In COVID closedown, Macau casinos take billion-dollar hit holding out for new licences
By Farah Master
HONG KONG, July 14 (Reuters) - In the glitzy dealing rooms of Macau's silenced casinos, the house is down billions of dollars, but can't afford to fold its hand in the world's biggest gambling game.
A COVID-19 outbreak has meant full-scale closure for the former Portuguese colony's six casinos - the only places in China where gambling is legal. Even prior to their closure on July 11, analysts estimated the casinos were burning through some $600 million each month because of COVID restrictions.
Gambling centres around the world like Las Vegas, a sixth of Macau's size in revenue, are cranking up business as years of COVID curbs fade. But Sands China, Wynn Macau, MGM China, Galaxy Entertainment, SJM Holdings and Melco Resorts face zero revenue for the near future in locked-down, Chinese-ruled Macau - and their operators' contracts expire at the end of this year.
Having invested billion in Macau over the last two decades, they are soaking up losses as they prepare to bid for new licenses by next month in a business that generated $36 billion in revenue in 2019, the last year before COVID curbs slammed the sector.
"They (casinos) have to play the long game. It's just a matter of recovery when it starts again," said Alidad Tash, managing director of gaming consultancy 2NT8.
"The sad part is that it's going to be years until business comes back to where it used to be."
Desperate to get new licences - and soldier on financially in the meantime - the casinos are in some cases seeking loans from U.S. parent companies. They are also trying to showcase their role in society in Macau, where the industry accounts for more than 80% government tax income, by not firing tens of thousands of staff with no gamblers to deal cards to or otherwise serve.
Not legally required to pay staff during a mandated closure, casinos have nevertheless continued to do so. Operators have also tried to burnish their social responsibility credentials by supporting local businesses and offering use of their hotel rooms for quarantine.
Casino operators and the Macau government did not respond to requests for comment.
The closely watched casino licence rebidding process comes amid Macau's worst coronavirus outbreak, with the government shutting down casinos for the first time on Monday in more than two years and locking down the city.
Casinos have had close to zero revenue since mid-June when the latest outbreak began and are expected to have little to no income in coming months, analysts say. The sector had already been reeling since the start of the pandemic with revenues tumbling 70% in 2021 compared with 2019 to $10.8 billion.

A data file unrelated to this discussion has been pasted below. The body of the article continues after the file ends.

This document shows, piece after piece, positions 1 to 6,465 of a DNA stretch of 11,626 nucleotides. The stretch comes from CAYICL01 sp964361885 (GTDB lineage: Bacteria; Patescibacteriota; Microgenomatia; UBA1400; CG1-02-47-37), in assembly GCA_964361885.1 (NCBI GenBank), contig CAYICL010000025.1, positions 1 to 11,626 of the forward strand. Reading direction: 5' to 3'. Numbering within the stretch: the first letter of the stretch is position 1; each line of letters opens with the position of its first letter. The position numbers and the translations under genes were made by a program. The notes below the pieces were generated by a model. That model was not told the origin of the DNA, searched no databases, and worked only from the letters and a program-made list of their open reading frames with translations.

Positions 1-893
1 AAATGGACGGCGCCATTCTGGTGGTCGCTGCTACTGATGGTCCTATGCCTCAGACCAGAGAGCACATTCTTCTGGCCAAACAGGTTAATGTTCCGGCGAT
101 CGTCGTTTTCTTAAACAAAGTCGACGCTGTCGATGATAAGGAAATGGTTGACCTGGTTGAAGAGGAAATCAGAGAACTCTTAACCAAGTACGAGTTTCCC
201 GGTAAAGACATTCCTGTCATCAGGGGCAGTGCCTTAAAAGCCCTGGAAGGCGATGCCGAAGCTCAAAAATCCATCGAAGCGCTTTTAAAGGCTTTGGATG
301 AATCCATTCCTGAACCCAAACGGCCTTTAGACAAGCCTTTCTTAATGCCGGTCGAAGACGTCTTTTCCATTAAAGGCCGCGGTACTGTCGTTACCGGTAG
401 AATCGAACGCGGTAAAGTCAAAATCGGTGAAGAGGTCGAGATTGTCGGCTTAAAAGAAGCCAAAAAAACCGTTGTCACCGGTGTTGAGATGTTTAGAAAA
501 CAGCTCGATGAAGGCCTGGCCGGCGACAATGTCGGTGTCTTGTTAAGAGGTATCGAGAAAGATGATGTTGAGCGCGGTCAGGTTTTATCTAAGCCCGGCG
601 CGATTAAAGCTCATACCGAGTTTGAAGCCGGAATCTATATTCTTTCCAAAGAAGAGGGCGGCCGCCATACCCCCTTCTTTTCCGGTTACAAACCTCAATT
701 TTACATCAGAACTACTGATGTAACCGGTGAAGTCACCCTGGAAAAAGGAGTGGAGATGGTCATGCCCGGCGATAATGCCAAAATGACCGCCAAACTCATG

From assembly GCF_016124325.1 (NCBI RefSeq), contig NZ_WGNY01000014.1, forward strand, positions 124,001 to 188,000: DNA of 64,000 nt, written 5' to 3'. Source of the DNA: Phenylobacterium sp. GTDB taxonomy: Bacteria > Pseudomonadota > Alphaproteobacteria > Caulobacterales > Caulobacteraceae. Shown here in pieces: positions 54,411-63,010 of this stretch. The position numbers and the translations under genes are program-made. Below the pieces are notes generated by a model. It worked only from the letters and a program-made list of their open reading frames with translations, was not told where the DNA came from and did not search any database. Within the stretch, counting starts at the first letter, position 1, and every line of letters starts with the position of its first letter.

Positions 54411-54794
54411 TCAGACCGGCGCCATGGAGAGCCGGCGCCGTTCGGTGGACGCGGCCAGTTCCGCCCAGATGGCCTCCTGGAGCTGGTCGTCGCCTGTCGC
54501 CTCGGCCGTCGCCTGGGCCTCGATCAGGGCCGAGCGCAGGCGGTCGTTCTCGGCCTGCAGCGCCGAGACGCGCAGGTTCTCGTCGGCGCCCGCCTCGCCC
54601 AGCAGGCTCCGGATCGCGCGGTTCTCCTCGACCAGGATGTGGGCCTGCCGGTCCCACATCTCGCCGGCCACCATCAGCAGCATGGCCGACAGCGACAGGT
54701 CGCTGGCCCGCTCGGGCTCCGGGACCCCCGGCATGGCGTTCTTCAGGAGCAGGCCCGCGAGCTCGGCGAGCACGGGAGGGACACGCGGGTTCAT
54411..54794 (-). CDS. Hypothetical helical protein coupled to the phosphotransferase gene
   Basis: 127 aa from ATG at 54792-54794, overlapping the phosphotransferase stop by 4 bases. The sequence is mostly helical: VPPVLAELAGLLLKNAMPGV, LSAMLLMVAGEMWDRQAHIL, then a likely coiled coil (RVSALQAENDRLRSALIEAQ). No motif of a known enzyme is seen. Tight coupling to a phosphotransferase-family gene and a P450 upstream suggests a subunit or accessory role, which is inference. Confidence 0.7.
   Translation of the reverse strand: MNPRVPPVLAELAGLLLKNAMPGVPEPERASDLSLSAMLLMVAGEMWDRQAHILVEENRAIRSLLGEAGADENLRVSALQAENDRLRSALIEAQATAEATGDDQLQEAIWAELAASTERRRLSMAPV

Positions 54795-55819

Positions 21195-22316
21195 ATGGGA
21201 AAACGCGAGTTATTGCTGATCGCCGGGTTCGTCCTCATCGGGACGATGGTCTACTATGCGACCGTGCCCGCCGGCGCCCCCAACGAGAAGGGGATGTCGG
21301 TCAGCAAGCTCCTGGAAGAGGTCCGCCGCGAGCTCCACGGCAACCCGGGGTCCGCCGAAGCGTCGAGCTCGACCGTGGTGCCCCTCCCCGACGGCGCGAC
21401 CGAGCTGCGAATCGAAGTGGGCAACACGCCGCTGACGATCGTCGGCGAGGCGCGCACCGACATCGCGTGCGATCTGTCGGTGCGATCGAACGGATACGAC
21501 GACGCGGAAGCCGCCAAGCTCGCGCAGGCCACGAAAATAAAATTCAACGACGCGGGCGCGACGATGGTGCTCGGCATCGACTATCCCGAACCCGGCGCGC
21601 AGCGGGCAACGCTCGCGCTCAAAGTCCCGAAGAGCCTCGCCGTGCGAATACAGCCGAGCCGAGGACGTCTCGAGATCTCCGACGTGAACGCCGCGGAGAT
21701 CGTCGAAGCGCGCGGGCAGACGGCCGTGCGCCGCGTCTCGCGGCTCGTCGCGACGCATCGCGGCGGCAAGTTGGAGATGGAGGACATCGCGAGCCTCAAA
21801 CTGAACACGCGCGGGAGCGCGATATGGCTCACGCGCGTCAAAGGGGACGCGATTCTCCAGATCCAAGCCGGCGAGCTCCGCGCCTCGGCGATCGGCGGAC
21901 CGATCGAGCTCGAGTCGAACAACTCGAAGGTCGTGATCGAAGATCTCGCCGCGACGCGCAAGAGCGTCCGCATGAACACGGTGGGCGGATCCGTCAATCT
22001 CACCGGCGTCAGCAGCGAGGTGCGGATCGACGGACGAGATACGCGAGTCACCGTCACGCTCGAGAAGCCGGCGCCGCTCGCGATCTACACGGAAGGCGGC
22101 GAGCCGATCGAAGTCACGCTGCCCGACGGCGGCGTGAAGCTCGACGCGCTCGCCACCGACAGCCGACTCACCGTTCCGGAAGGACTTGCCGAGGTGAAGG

Macau casino shares have also sunk dramatically - between 21% and 76% - since 2020 as the city adopted China's zero-COVID policy.
That has hammered liquidity, though there are no indications of any debt repayment problems.
Excluding money set aside for rebidding - $600 million - SJM has about one month left in cash reserves if casinos remain closed, according to DS Kim, analyst at JP Morgan in Hong Kong, who expects the company to tap its parent STDM for a HK$5 billion ($637 million) loan.
Sands China on Monday said it secured a $1 billion loan from parent Las Vegas Sands to support its working capital. That would give Sands enough liquidity to keep going for 15 months, said Kim.
Similarly Wynn in June announced a $500 million loan from its Las Vegas parent.
China's ongoing crackdown on illegal gambling and underground banking has also decimated high rollers, a critical source of revenue.
Macau's government has rewritten the gaming law to strictly control casino operators, including the right to terminate a contract for reasons including public interest. It also raised the taxation rate payable to 40% from 39%, and halved the duration of casino licences to 10 from 20 years.
Since 2002, the casinos have paid more than $160 billion in taxes to Macau's government, helping make the densely packed city of more than 600,000 people, one of the richest in the world.
Yet it remains unclear how authorities will choose the six new operators in a decision not expected until the fourth quarter.
Also unclear - whether U.S. companies, Wynn, Sands, MGM, can continue to make up half of the sector.
"It's a geopolitical, national security issue, because the situation where Americans dominate 50% of Macau's primary industry is probably an unacceptable national security risk," said Ben Lee, founder of gaming consultancy IGamiX.
Lee said China would prefer U.S. companies not to have what Beijing views as politically sensitive information about the habits of Chinese gamblers.
"That has not sat well with China over the last 20 years," he said.